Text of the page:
100 Days of PowerBuilder – Day 1: Creating a Workspace

Posted on Saturday, February 11th, 2012 at 4:36 pm in

This is part of my project ‘100 Days of PowerBuilder’ which is a series of discussions focused on basic PowerBuilder development.

Note: This article is written with examples created in PowerBuilder version 12.5. The same steps would be almost identical with any version going back to 9.

When you first install Powerbuilder Classic and the tool is launched, you are presented with a ‘Welcome to PowerBuilder’ dialog window asking you to tell the application what you want to do.

Initially the infomation presented won’t mean much to a beginning PB user but what PowerBuilder calls a ‘workspace’ roughly corresponds to a ‘Project’ in the Visual Studio / .Net world. Within a workspace is a target which you can think of as an application or object / component collection. You may have many targets inside a workspace but generally there is a one to one relationship between them.

For this exercise lets just start things off fresh and pick the Create new workspace and target selection.

Here is a standard Windows File create type dialog allowing you to choose where the workspace file will be created. As you can see the file is created with the extension ‘.PBW’. Once you create this the target creation response window appears.

For our purposes we are creating a new application so highlight the appropriate icon and click ‘OK’. You now are presented with a window to create the Application, Library file, and Target file. Notice my initial choice for an Application Name – ‘first’ – and the error message on the lower left. Apparently you cannot create an app called ‘first’ so I changed it to ‘firstapp’.

The default is to create the target and application files in the same location but this can be changed is desired. I recommend using the same location for the target and application files to keep things simple and easy to keep track of.

After this process is complete you have the shell of the application completed. There are now three main files created by PB – the workspace (.PBW), the target (.PBT), and the application library (.PBL). The first two are text files and can be viewed by any editor. The PBL or ‘pibble’ file is binary and makes up the core of your PB application. PBL (PowerBuilder Library) files contain all of the objects and code making up an application while in the PB Integrated Development Envionment.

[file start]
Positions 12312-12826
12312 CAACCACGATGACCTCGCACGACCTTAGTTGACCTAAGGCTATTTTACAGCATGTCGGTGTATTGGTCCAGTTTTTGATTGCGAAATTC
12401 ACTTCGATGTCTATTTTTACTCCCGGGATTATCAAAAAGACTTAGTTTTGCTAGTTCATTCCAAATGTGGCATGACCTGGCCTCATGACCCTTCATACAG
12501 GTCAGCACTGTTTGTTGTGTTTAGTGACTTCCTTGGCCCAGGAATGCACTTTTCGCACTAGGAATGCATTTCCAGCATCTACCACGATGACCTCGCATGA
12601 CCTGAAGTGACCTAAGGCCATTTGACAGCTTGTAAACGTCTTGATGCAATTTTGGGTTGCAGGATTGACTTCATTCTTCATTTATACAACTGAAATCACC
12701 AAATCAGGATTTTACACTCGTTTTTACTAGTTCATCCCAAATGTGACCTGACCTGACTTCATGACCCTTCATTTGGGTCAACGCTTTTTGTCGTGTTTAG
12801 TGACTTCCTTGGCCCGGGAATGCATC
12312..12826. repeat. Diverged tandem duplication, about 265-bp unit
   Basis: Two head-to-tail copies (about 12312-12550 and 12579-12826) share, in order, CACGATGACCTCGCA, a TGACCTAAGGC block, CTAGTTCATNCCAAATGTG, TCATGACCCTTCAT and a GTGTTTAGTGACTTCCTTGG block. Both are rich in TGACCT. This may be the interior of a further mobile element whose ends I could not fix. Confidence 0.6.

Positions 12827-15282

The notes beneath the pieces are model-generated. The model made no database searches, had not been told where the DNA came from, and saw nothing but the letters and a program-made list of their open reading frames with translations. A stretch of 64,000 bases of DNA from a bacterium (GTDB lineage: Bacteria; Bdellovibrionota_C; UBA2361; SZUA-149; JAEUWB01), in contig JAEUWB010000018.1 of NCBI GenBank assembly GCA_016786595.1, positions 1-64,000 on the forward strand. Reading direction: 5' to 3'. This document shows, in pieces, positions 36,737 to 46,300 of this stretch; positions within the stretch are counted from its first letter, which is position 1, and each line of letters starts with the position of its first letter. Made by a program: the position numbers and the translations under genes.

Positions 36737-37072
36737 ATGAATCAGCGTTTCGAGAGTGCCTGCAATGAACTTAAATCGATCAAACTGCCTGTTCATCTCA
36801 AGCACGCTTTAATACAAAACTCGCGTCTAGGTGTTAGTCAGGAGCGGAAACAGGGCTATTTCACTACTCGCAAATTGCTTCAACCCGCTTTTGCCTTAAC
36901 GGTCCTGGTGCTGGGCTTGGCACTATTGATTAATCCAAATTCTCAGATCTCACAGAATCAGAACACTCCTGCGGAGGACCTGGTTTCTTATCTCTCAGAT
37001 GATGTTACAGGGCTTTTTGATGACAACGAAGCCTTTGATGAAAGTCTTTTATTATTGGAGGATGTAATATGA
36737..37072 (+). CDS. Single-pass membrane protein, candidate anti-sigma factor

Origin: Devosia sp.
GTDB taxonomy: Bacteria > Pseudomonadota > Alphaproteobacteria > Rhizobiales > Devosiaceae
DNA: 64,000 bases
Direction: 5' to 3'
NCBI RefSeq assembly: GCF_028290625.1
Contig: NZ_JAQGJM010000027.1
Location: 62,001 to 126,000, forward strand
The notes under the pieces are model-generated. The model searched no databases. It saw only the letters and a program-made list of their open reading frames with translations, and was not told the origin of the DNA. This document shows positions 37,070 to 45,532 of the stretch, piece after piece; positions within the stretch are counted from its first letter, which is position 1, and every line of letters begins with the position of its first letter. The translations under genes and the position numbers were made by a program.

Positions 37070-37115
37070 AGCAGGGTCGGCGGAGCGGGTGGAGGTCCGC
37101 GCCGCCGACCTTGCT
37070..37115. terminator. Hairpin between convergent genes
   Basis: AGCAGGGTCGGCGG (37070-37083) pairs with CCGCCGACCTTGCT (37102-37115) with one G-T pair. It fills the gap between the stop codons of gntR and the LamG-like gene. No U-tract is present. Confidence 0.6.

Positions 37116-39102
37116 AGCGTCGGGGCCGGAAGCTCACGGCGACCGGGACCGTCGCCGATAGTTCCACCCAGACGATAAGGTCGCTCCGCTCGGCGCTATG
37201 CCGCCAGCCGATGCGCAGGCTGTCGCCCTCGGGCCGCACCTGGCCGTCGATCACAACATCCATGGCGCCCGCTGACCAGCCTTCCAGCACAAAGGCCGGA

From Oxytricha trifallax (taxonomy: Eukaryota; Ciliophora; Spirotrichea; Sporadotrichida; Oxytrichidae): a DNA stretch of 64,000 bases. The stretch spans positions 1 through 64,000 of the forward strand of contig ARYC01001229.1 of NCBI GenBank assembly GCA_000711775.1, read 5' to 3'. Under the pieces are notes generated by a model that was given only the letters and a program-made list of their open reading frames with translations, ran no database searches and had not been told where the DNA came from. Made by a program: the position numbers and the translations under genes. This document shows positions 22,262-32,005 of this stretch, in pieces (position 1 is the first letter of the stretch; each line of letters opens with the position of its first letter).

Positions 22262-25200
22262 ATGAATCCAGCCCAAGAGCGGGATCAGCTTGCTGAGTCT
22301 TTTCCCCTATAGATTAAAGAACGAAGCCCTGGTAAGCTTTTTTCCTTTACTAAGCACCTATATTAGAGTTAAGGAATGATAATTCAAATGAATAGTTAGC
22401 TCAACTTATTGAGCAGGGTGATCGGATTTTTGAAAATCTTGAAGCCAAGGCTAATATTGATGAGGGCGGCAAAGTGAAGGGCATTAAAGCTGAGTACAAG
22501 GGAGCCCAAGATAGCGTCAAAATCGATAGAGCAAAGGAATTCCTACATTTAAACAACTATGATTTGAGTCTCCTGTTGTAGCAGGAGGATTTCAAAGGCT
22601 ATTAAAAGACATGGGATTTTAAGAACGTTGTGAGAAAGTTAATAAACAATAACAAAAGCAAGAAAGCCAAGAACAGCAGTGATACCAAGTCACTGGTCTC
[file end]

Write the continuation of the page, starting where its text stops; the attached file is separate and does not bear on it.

After creating the application you can view the newly created files and objects in the System Tree (Window – System Tree menu option). At the base is the workspace with all associated targets underneath (we only have one). Opening the firstapp target displays all the libraries (pibbles) – at this time we only have the initial one created by the wizard. Opening the firstapp.pbl on the treeview shows the objects contained within it – initially there is only the application object (firstapp in our example).

At this time you can set some of the initial defaults used when coding the application. If you rightclick on the application object you get a menu with various options – choose Properties.

Now select ‘Additional Properties’.

Within the Application Properties dialog you can set the default font to be used as you create and code objects within the application. These are set on the Text, Column, Header, and Label Font tabs. The Icon tab is where you set the icon to be used when the application runs (in the upper left corner of windows). The Variable Types are used to set user defined global variables which will be discussed at a later time.

3 Comments

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  1. Hillbilly.Developer - February 13, 2012 at 5:20 pm

    Looking forward to catching more of your PB posts (I’m a PB dev myself)

    I would compare the Workspace (PB) to a Solution (VS), and a Target (PB) to a Project (VS)

  2. VAN - January 7, 2015 at 10:40 pm

    Hi,
    I like your PB lessons. Where can I go to look for Day 3, and lessons after Day 5.
    Thanks,

  3. Russel - March 6, 2015 at 9:32 am

    This is a great tool and i love it so much but i want more to excel my knowledge or learn more about power builder. Im using this mostly in my office.

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